thromboembolism

Alcohol-induced dilated cardiomyopathy

Note the enlarged ventricular chambers - the increased size causes the appearance of thinned ventricular walls. Assumption that there is decreased musculature in heart walls can cause incorrect diagnosis of cause-of-death.

Dilated cardiomyopathy can cause systolic dysfunction and atrial fibrilation, as well as being a source of thromboembolism.

DVT In Children: How Old Is Old Enough?

Adult trauma patients are at risk for venous thromboembolism (VTE). Children seem not to be. The big question is, when do children become adults? Or, at what age do we need to think about screening and providing prophylaxis to kids? As of yet, there are no national guidelines for dealing with DVT in children.

Researchers at Johns Hopkins went to the NTDB to try to answer this question. They looked at the records of over 400,000 trauma patients aged 21 or less who were admitted to the hospital. 

Here are the interesting factoids:

  • Only 1,655 patients (0.4%) had VTE (1,249 DVT, 332 PE, 74 DVT+PE)
  • VTE patients were older, male, and frequently obese
  • VTE patients were more severely injured, with higher ISS and lower GCS
  • Patients with VTE were more likely to be intubated and receive blood transfusions, and had longer hospital and ICU stays

The risk of VTE stratified by age was as follows:

Bottom line: Risk of VTE in pediatric trauma patients follows the usual injury severity pattern. But it also demonstrates a predictable age distribution. Risk increases as the teen years begin (13), and rapidly becomes adult-like at age 16. Begin your standard surveillance practices on all 16 year olds, and consider it in 13+ year olds if their injury severity warrants.

Related post:

Reference: Venous thromboembolism after trauma: when do children become adults. JAMA Surgery online first October 31, 2013.

More On DVT In Children

Deep venous thrombosis has been a problem in adult trauma patients for some time. Turns out, it’s a problem in injured children as well although much less common (<1%). However, the subset of kids admitted to the ICU for trauma have a much higher rate if not given prophylaxis (approx. 6%). Most trauma centers have protocols for chemical prophylaxis of adult patients, but not many have similar protocols for children.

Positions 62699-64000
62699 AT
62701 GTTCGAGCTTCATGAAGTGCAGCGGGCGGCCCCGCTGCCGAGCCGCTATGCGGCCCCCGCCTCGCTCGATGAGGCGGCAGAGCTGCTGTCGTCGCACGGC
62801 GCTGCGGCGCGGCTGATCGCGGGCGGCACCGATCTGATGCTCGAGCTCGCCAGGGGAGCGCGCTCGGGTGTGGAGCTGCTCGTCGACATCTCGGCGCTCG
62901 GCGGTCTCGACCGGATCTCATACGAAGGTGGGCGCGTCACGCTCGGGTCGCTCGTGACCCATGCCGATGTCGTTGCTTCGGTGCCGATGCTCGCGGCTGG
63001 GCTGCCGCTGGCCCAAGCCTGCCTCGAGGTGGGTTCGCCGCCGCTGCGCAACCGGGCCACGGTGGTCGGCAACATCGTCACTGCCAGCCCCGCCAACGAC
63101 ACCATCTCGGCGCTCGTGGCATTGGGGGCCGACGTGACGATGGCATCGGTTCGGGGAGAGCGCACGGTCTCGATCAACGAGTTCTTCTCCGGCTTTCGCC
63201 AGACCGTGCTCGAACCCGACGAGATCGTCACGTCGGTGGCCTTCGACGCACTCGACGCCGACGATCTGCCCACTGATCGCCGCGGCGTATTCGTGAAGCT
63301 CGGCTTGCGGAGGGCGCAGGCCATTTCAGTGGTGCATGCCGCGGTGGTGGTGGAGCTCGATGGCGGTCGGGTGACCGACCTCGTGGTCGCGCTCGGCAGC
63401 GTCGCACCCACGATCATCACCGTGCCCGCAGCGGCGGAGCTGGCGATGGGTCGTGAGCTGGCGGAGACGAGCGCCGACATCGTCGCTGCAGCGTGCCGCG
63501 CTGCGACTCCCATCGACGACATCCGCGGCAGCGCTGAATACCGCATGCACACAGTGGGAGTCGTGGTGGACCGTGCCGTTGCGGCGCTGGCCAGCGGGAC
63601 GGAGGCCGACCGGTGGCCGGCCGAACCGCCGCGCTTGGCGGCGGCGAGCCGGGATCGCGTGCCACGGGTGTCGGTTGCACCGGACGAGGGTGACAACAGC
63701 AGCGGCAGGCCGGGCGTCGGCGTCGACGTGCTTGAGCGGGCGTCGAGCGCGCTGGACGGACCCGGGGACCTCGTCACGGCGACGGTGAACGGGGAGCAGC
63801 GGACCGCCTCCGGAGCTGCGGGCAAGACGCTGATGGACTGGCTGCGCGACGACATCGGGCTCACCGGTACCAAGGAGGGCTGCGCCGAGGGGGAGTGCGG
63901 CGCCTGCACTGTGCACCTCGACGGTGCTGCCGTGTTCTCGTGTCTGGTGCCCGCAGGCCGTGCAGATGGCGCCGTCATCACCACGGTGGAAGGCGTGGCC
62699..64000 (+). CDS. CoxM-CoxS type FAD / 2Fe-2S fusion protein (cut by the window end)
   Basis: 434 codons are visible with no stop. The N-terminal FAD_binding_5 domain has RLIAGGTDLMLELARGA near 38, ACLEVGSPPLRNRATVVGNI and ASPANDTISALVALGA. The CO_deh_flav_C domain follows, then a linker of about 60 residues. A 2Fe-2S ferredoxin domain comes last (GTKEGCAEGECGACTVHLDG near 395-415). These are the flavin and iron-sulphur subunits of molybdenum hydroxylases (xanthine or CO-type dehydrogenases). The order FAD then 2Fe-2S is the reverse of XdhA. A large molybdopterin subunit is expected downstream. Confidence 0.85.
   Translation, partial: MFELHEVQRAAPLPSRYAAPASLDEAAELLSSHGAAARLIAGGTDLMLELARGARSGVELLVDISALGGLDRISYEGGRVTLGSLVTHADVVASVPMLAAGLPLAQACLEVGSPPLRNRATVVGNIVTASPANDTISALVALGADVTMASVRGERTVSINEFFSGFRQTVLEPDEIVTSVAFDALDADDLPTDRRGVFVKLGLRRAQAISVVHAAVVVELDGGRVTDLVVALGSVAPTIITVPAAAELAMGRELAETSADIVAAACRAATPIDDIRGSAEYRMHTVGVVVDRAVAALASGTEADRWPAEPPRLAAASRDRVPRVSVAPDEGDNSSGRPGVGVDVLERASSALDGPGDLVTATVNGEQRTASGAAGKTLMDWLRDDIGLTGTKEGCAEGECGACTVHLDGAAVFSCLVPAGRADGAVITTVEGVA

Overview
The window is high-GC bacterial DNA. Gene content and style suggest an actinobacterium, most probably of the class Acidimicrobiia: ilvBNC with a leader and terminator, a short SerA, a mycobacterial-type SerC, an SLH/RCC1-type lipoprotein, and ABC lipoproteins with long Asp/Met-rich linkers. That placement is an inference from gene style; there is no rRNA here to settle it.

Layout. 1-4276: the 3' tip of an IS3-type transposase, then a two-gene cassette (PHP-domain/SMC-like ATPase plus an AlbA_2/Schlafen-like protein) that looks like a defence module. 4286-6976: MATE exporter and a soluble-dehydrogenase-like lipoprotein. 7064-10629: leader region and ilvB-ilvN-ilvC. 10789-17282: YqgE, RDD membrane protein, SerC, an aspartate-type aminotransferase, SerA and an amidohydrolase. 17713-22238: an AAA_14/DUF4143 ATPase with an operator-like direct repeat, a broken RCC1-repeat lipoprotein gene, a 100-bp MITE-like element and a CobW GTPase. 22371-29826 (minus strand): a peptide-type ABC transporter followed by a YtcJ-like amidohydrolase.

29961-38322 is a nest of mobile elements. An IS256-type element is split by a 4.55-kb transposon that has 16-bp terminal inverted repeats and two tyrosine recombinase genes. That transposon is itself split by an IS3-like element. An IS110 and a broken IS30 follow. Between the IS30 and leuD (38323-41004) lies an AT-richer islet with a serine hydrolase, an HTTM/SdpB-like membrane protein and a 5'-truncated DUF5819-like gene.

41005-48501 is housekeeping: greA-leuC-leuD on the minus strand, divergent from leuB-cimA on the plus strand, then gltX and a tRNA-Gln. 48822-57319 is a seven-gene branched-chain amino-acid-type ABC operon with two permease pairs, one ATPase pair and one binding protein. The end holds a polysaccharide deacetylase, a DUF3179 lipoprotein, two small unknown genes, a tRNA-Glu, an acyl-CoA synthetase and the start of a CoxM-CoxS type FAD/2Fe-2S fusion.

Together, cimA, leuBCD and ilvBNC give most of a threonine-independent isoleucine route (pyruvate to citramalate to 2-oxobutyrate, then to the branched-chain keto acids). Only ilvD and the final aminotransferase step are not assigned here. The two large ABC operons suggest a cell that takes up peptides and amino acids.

The Medical College of Wisconsin looked at trends prior to and after implementation of a DVT protocol for patients < 19 years old. They used the following protocol to assess risk in patients admitted to the PICU and to determine what type of prophylaxis was warranted:

The need for and type of prophylaxis was balanced against the risk for significant bleeding, and this was accounted for in the protocol. The following significant findings were noted:

  • The overall incidence of DVT decreased significantly (65%) after the protocol was introduced, from 5.2% to 1.8%
  • The 1.8% incidence after protocol use is still higher than most other non-trauma pediatric populations 
  • After the protocol was used, all DVT was detected via screening. Suspicion based on clinical findings (edema, pain) only occurred pre-implementation.
  • Use of the protocol did not increase use of anticoagulation, it standardized management in pediatric patients

Bottom line: DVT does occur in injured children, particularly in severely injured ones who require admission to the ICU. Implementation of a regimented system of monitoring and prophylaxis decreases the overall DVT rate and standardizes care in this group of patients. This is another example of how the use of a well thought out protocol can benefit our patients and provide a more uniform way of managing them.

Related posts:

Reference: Effectiveness of clinical guidelines for deep vein thrombosis prophylaxis in reducing the incidence of venous thromboembolism in critically ill children after trauma. J Trauma 72(5):1292-1297, 2012.

medscape.com
Largest Study to Date: Transgender Hormone Treatment Safe